Review: Skubi steps into the limelight with his debut release for Modern Ruin, an imprint reserved strictly for the finest in footwork killers. "Brain Music" is basically a modern hip-hop lick with cavernous low-ends and that familiar juke vocal stutter. The same goes for "Wet", a relatively darker, dreamier sort of affair. Remixes comes from none other than Slick Shoota and House Of Black Lanterns, the former opting for a jungle swing while the latter twists and funks that juke into an even nuttier bundle of drums and percussion. Large.
Review: Stepping up with his second album for 50 Weapons, Addison Groove is once again mining the rhythmic excitement of juke and footwork and working it into his blue-hued melodic headspace. Standout vocal cut '"Just You" is a prime example of the upbeat flavour across the album, while "11th" matches the plush harmonies with moodier switch-ups, and "The Spirit Level" drops the tempo into a house bump that lends itself to the illustrious synth sweeps. Typically though the beats are in that twitchy middle ground between dubstep and footwork, leaving plenty of space for razor-sharp constructions and dazzling edits as best demonstrated on the dynamic acid roll of "Space Apples". Chaos abounds on the B Side where Developer's frantic side is shown via "Promiscuous" whilst the tightly wound "Pulstar" is quite hypnotic.
Review: 50 Weapons indulge Tony Williams's expansive take on current dance culture as Addison Groove. Put simply, Transistor Rhythm looks gorgeous, with design heavily indebted to Williams' clear passion for the Roland 808 and the tracks spread gloriously across two slabs of thick vinyl (there's an even beefier 3xLP version out too!). Musically, Transistor Rhythm explores the same areas of crisp, finely sculpted rhythms that have graced Swamp 81 and 3024 in recent times, with the smart sample usage on tracks such as "Night To Remember" complemented by a clutch of guest spots.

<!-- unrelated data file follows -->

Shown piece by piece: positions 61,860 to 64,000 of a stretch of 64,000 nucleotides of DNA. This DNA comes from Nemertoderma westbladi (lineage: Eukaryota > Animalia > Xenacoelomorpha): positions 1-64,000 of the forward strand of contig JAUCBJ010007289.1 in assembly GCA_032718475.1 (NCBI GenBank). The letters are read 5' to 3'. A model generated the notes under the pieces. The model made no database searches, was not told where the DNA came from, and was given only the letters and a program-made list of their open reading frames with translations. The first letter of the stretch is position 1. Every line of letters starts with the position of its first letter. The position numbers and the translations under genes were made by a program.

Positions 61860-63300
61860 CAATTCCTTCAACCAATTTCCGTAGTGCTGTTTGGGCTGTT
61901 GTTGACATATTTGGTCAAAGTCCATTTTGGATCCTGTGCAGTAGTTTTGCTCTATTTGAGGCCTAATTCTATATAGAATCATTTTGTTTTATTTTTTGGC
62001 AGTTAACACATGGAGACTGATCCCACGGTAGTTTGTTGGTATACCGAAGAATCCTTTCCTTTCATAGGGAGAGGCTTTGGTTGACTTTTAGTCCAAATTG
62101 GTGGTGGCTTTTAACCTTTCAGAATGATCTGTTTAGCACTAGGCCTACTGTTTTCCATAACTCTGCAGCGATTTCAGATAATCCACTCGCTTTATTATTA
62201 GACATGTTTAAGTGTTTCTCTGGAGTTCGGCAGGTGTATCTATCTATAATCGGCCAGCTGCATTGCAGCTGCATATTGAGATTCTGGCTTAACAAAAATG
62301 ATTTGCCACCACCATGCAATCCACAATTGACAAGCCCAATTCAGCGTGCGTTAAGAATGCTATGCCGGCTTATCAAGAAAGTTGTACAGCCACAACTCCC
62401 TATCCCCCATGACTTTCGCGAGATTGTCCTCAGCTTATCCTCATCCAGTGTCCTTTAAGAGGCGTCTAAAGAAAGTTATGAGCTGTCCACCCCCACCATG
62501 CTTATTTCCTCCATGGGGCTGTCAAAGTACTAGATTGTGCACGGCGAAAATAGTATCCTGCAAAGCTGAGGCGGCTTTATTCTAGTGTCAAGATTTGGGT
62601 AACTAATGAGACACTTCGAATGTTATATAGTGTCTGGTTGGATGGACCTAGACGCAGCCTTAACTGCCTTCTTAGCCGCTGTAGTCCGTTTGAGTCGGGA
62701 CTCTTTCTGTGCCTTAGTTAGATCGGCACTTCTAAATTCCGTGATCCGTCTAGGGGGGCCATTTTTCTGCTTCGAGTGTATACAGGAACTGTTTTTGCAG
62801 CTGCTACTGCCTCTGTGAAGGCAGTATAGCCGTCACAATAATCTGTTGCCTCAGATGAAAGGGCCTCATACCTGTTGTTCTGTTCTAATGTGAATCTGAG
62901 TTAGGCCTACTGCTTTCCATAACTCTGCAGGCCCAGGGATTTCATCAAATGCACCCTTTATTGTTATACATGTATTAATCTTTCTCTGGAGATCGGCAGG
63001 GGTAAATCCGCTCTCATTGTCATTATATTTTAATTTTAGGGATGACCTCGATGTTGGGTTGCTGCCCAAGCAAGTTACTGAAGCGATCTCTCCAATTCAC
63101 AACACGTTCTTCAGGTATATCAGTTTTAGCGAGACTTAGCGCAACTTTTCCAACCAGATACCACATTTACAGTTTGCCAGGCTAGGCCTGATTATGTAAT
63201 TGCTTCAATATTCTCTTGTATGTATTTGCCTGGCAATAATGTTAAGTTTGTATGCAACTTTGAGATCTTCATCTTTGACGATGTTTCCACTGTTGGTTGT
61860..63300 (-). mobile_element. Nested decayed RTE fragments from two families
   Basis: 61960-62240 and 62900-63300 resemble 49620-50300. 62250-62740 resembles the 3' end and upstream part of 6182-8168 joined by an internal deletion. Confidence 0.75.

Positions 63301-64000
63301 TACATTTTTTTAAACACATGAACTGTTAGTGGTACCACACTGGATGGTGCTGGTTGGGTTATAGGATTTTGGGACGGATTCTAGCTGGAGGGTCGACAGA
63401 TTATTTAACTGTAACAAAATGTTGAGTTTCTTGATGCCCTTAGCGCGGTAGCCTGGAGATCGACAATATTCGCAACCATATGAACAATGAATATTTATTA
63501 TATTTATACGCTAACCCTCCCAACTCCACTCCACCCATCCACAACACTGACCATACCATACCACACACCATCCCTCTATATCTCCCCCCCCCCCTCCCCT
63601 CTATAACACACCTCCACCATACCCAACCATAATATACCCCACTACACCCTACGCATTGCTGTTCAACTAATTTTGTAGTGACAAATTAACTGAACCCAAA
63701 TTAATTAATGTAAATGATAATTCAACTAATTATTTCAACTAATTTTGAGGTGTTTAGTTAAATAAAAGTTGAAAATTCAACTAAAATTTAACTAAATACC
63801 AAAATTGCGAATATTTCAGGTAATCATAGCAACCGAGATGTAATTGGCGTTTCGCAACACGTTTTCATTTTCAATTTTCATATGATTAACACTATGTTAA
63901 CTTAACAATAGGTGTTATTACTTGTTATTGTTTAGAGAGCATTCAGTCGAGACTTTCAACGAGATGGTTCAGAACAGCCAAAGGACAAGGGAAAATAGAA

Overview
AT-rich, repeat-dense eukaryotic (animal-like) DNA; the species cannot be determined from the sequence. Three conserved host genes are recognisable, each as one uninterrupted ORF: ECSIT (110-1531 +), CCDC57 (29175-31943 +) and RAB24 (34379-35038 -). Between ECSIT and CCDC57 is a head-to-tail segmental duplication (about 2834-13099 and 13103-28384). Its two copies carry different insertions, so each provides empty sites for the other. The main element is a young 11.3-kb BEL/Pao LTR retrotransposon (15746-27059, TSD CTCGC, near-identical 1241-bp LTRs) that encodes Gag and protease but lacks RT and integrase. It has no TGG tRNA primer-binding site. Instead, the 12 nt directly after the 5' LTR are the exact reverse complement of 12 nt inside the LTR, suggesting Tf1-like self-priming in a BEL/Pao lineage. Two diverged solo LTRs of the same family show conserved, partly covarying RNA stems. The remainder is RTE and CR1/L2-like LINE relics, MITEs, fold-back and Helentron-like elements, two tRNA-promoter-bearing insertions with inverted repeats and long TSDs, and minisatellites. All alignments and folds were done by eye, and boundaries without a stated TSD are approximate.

Review: The second release on the Teklife label sees the latest album-length journey through footwork from collective mainstay DJ Earl. Obey artist Shepard Fairey provides the retina-searing artwork for Open Your Eyes and the music within leaves as much, if not more, of a lasting impression on the senses. Alongside contributions from fellow Teklife artists MoonDoctor, DJ Manny, Taso and DJ Taye, perhaps the most surprising individual involved in Open Your Eyes is Oneohtrix Point Never, aka Daniel Lopatin, who features on three of the album's tracks as well as being credited on mixing duties. After the celebration of DJ Rashad's legacy that launched Teklife, this second release sees the collective's position at the forefront of the footwork movement further reaffirmed.
DJ Rashad/DJ Spin/Taso - "Roll Up That Loud" (3:37)
DJ Rashad/Gant-Man - "Get Fuk'd Up" (3:01)
DJ Rashad/DJ Manny/DJ Spin - "Let's Roll Out" (3:48)
Microglobe/Machinedrum - "High On Hope" (4:13)
DJ Rashad/DJ Phil - "Come Close" (4:25)
DJ Rashad/DJ Earl - "Wear Her Pussy Out" (3:53)
DJ Rashad/DJ Spinn - "Oh God" (4:51)
DJ Rashad/Gant-Man/DJ Manny - "Ratchet City" (3:02)
DJ Rashad/Dj Taye - "Get You Burnt" (4:22)
DJ Rashad/Tripletrain/DJ Spin - "Pass That" (3:14)
DJ Rashad/Boylan/DJ Manny - "Tony Montana" (2:51)
DJ Rashad/DJ Tre - "Yeah We Do This" (4:49)
DJ Rashad/Traxman - "Lost Worlds" (3:38)
DJ Rashad/DJ Spinn/DJ Paypal (RSP) - "Do You Wanna B Mine" (5:26)
DJ Rashad/DJ Manny - "Roll A Tree" (4:49)
Review: This debut release from footwork crew Teklife's label sees them pay tribute to DJ Rashad, the late, great innovator who passed away in the spring of 2014. Afterlife gathers together a collection of DJ Rashad tracks co-produced by Rashad's close friends and associates, including DJ Spinn, Traxman, DJ Manny and more. As the label themselves state, this 14 track album really conveys the wealth of musical influences and knowledge Rashad possessed with soul, hip-hop, house, techno and many more all brought together at 160 BPM. "Afterlife is our tribute to our friend and our inspiration. Rest In Peace DJ Rashad," Teklife write. Enough said. A must for all fans of Rashad.
Review: It seems fitting that the hundredth and final volume in the "FabricLive" mix series should also be its most hotly anticipated. Coming from heavyweight heroes Kode9 and Burial - whose previous back-to-back mix for Mary-Anne Hobbs' show eight years ago has reached near mythical status. The album is a wonderfully full-throttle and mixed-up affair, with the shadowy bass lieutenants giddily flitting between quick-fire sections focusing on South African gqom, footwork, Juke, vintage hardcore, early jungle and more contemporary dancefloor experimentalism, each broken up by typically blazed and paranoid ambient interludes and the occasional surprise selection. There's a lot going on throughout, but that only adds to the fun. In other words, it's a triumphant finale to a landmark mix series.